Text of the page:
- Buyers Guide
Aerospace & Defense Electronics Supplement
Early Returns: U.S. Export Control Reform Positive
A&D Test & Measurement
Efficient Design and Analysis of Airborne Radomes
a division of SSB Technologies Inc.
Due to advances in digital compression technology for cable television systems, renewed interest in the 2.5 to 2.7 GHz frequency range has increased in the US and abroad. Multichannel multipoint distribution systems (MMDS) that operate in this band are upgrading from analog to digital television service. The new formating allows several television channels to be transmitted vs. a single analog channel. These multichannel configurations require ultra-linear RF subsystems to avoid generating unwanted intermodulation distortion (IMD) products. Typically, the RF/microwave high power amplifier (HPA) is the leading cause of this type of distortion and, therefore, dictates the linearity of the entire transmitter.
A common method used to minimize IMDs is to back off the output power of the HPA until the desired carrier-to-intermodulation product ratio (C/I) is achieved. The relationship between IMDs, intercept point and carrier levels is given as
OIP3 = output third-order intercept point
With a single carrier level of 32.5 dBm and a desired IMD level of ñ55 dBc, an amplifier with an intercept point of 60 dBm would be needed. Since the P1dB of an HPA is typically 10 dB below the OIP3 , an HPA of 50 dBm (100 W) would be required. If transistors that operate in the 2.6 GHz range are used, such an amplifier would consume approximately 30 A, be quite large in size and have a high price.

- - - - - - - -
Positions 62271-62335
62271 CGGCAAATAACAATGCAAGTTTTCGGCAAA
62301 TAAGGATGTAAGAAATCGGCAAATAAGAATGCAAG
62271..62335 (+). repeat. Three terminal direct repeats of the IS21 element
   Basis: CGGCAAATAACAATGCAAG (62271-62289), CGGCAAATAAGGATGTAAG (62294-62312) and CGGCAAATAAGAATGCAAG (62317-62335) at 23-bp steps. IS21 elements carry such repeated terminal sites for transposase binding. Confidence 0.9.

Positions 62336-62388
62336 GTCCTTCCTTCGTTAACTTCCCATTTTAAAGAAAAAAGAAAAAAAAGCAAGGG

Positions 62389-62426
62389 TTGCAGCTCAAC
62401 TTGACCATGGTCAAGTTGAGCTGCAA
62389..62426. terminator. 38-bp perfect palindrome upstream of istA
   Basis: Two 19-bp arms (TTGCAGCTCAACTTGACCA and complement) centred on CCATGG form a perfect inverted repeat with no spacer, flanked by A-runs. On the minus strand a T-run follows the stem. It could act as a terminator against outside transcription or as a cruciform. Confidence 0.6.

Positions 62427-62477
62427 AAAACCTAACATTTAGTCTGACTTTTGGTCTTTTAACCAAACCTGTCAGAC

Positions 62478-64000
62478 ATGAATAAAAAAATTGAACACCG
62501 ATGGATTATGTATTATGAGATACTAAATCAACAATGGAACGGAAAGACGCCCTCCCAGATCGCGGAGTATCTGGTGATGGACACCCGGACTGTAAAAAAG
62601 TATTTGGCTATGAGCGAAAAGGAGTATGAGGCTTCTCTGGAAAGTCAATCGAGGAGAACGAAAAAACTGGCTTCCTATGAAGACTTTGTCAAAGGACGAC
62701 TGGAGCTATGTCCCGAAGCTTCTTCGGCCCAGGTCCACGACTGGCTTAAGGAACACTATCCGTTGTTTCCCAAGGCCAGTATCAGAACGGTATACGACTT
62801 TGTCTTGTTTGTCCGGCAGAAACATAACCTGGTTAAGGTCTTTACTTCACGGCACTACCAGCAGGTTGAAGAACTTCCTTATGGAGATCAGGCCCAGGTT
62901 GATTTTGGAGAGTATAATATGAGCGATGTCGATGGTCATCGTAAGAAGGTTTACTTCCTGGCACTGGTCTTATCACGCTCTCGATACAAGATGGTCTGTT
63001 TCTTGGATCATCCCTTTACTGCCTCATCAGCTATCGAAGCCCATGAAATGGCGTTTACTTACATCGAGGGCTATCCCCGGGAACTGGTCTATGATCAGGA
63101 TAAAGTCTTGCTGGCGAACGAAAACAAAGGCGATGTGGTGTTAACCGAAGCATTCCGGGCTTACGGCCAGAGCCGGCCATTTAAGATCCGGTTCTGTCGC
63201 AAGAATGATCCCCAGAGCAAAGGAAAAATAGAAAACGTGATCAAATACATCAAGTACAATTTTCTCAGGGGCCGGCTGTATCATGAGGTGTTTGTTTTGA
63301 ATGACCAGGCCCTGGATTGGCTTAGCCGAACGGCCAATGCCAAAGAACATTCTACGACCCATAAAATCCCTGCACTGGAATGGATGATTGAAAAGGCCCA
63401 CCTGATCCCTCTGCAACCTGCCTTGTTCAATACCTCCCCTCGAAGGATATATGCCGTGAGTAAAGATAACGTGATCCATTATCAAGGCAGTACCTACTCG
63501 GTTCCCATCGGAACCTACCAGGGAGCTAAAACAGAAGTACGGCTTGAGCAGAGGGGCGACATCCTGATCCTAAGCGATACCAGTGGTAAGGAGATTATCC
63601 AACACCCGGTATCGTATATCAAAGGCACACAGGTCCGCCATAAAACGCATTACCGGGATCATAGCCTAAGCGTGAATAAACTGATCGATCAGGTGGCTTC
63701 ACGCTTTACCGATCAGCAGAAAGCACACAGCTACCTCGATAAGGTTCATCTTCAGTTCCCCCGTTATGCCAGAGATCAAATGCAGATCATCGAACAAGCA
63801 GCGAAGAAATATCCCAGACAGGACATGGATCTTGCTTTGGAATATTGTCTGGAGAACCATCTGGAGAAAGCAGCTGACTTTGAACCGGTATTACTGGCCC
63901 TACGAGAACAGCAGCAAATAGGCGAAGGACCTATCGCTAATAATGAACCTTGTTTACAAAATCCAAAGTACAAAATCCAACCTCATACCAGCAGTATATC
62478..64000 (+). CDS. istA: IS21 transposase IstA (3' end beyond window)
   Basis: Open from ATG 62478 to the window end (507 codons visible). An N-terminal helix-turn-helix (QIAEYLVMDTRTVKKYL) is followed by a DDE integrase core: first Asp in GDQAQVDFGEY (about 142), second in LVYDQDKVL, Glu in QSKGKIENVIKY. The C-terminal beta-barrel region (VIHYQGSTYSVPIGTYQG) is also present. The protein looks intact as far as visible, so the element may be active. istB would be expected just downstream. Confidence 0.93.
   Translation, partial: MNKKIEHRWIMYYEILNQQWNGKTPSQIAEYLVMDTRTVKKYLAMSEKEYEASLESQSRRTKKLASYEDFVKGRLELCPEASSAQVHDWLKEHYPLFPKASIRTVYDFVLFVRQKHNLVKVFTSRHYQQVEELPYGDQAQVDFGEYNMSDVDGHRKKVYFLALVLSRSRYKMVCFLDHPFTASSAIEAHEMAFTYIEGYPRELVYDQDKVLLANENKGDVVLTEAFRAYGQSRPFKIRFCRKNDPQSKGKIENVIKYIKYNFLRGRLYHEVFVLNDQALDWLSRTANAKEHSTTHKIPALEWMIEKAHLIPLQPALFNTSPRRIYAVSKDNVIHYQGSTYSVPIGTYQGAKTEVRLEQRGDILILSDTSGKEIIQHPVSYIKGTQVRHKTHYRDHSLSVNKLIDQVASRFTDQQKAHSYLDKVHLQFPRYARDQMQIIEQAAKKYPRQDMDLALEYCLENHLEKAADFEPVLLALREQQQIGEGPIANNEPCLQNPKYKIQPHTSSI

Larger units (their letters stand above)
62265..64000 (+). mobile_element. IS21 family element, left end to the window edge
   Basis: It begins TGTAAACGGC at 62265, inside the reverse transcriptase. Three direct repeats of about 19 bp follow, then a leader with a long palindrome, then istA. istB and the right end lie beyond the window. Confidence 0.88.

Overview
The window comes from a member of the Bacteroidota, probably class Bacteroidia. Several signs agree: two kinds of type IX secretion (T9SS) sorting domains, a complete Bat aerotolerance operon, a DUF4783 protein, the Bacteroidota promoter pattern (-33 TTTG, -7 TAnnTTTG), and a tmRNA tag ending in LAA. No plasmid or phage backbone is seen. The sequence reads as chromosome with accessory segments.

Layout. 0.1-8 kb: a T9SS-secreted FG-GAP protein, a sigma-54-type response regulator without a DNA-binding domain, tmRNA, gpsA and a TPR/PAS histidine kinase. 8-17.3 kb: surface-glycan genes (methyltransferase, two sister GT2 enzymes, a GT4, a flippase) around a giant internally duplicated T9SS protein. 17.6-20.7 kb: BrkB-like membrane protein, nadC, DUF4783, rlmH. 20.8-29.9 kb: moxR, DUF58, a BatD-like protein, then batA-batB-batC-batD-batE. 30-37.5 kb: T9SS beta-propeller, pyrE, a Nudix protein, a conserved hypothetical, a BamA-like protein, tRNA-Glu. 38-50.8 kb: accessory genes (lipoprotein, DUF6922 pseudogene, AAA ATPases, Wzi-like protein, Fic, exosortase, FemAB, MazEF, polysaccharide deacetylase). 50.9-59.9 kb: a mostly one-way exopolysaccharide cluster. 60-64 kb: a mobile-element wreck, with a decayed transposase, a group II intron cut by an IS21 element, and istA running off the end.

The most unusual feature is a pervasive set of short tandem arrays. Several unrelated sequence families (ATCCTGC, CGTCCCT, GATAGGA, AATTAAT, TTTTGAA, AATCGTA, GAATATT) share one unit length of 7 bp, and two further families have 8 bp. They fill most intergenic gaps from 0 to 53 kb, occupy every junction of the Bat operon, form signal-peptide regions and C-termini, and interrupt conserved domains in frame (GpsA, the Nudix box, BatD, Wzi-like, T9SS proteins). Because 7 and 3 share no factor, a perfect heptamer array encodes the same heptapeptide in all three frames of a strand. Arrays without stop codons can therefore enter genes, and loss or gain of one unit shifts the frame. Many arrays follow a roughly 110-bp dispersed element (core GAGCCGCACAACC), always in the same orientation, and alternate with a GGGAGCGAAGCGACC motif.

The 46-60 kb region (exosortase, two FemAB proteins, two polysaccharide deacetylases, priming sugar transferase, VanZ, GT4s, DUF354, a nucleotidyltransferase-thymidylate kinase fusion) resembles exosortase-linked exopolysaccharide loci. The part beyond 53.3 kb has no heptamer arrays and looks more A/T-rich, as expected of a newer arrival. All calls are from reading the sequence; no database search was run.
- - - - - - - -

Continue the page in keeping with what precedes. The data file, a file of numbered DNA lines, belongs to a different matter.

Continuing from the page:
The model SM2527-41L linearized MMDS solid-state amplifier has been developed to offer performance similar to a backed-off 100 W HPA but consumes only 5.5 A at 12 V DC in a housing that measures 7.5" x 4" x 2". Although the P1dB of this amplifier is 41 dBm (12 W), the intercept point measures greater than 60 dBm, resulting in similar IMD performance to the 100 W amplifier. Figure 1 shows the amplifierís typical output spectrum with multiple single carriers at 35 dBm average output power.
Fig. 1: The amplifier's output spectrum at 35 dBm average power.
The SM2527-41L HPA uses the latest GaAs FET technology along with a built-in predistortion linearizer that produces the enhanced IMD performance. The predistorter uses phase and amplitude correction to reduce the IMDs created in the HPA. In turn, this predistortion pushes the theoretical intercept point higher. Additional circuitry allows the linear gain of the unit to change only ±0.15 dB over a temperature range of 0° to 55°C, as shown in Figure 2 .
Fig. 2: Gain variation vs. temperature.
The unit is designed specifically for the MMDS market. Many MMDS transmitters use feedforward techniques that are suitable for base station applications. However, for remote locations, size and power consumption are critical, making the SM2527-41L HPA a better solution.
The amplifier has several built-in features, including a single 12 V DC supply, overvoltage and reverse voltage protection, an integrated output isolator and thermal protection that resets automatically. Logic on/off control is also standard, allowing the end user to turn the unit on or off with a TTL signal. Two optional features are available, including forward/reverse power detection that allows the end user to monitor output power and the SWR of the transmit antenna, and an RF sample port for analog monitoring of the output spectrum. Table 1 lists the amplifierís key specifications.
Table I: Key Specifications
Frequency range (MHz)
2500 to 2700
Temperature range (°C)
0 to 55
Output power (P1dB) (dBm)
Linear gain (dB)
Gain flatness over
Gain change over
DC input voltage (V)
DC input current (A) (typ)
The price of the amplifier with all of the built-in features, including the linearizer, is approximately one-third the cost of a standard 100 W amplifier. Delivery is stock to 10 weeks (ARO).
Stealth Microwave, a division of SSB Technologies Inc.,
Union, NJ (908) 687-3332.
Get access to premium content and e-newsletters by registering on the web site. You can also subscribe to Microwave Journal magazine.